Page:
Label: Pro Era, Cinematic
Released: April 7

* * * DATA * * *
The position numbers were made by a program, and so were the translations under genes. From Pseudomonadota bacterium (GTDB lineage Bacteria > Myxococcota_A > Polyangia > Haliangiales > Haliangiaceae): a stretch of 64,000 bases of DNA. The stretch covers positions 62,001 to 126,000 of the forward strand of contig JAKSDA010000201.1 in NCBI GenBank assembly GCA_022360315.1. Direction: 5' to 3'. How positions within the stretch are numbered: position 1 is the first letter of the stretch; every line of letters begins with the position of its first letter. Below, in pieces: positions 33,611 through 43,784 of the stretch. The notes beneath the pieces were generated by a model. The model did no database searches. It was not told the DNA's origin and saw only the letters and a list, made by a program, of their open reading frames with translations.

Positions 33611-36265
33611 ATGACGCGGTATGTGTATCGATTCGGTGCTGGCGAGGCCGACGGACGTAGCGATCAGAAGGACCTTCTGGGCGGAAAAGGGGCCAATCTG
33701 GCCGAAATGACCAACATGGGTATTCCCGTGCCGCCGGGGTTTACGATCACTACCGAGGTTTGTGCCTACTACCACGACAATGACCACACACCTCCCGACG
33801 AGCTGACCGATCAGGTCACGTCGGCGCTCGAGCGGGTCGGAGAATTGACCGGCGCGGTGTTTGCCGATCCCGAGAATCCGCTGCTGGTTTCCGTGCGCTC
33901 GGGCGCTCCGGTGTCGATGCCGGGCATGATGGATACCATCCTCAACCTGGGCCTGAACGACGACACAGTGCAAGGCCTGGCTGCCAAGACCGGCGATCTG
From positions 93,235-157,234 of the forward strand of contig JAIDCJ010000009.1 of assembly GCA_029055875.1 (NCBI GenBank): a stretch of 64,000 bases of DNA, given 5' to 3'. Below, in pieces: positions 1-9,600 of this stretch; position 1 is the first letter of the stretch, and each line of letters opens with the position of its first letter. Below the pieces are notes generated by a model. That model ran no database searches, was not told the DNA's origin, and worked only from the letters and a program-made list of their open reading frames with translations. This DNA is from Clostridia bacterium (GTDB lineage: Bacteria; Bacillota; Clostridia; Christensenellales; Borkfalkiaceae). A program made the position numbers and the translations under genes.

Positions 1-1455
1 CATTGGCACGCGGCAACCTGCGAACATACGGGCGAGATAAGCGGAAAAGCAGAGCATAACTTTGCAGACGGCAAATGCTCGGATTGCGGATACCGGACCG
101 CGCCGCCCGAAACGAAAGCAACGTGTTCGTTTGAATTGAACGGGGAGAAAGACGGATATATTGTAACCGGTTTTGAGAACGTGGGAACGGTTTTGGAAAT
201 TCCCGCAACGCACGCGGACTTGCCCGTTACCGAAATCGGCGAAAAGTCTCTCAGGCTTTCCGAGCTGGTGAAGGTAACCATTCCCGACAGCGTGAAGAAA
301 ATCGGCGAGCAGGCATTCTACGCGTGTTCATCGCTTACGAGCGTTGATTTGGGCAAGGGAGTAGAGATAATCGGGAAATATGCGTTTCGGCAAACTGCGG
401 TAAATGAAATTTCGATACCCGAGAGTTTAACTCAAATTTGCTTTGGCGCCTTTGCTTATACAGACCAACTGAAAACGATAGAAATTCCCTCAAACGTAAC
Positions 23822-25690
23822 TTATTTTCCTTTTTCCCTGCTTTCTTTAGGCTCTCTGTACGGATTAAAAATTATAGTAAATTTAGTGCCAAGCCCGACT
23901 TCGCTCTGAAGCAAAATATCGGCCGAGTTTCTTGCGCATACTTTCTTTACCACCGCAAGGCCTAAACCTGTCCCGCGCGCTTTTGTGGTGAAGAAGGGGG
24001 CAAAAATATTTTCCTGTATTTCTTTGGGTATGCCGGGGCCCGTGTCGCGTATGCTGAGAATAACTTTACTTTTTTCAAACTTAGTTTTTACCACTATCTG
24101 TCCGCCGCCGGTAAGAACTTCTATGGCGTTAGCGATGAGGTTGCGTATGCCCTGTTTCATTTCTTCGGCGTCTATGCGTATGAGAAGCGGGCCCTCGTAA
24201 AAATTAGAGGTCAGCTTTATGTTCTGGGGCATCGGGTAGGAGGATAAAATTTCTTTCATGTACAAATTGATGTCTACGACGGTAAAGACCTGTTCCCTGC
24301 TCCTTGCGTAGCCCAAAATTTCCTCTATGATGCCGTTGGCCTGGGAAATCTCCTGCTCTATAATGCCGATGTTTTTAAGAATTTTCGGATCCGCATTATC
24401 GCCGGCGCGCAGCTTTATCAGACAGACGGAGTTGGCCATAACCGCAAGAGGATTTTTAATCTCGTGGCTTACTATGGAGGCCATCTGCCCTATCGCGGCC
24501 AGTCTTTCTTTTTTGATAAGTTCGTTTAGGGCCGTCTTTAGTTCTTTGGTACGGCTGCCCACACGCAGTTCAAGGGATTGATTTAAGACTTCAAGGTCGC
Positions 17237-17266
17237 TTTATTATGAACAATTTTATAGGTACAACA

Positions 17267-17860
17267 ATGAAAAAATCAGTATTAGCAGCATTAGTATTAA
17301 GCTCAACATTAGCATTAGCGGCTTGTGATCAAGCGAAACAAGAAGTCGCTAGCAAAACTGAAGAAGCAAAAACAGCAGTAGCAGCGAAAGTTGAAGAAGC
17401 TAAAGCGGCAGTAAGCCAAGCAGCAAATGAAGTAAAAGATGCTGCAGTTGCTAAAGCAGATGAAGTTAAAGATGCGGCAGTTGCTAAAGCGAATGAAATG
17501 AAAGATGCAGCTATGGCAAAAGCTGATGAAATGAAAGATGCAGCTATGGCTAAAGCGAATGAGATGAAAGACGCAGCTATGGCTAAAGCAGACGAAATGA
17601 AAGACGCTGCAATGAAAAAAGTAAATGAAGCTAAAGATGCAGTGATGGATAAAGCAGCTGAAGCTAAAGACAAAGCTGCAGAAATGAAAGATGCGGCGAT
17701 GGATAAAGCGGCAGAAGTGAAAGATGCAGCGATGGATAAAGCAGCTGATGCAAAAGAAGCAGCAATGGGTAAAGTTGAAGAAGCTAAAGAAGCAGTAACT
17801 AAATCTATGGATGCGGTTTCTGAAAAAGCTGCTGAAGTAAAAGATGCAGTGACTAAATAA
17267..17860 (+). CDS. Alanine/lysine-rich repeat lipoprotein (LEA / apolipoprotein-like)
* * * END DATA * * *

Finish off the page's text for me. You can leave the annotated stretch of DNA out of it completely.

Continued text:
A running criticism of Joey Badass has been whether his affinity for the golden era of hip-hop has isolated his sound and, to an extent, subject matter. On All-Amerikkkan Badass, the 22-year-old Brooklyn rapper refuses to be pigeonholed. Socio-political themes like Trump's presidency ("Land of the Free") and racism in America ("Y U Don't Love Me? (Miss Amerikkka)") rise to top, and while elements of '90s boom bap are still present, Joey makes it work in concert with his new narrative. He also loosens up his usual knotty flow to make his message more accessible, like on "For My People." And if you're still looking for #bars and a third eye opening, he's got you covered on the six-minute album closer. Joey truly challenged himself this go around, and it shows with work that realizes his full potential. —Edwin Ortiz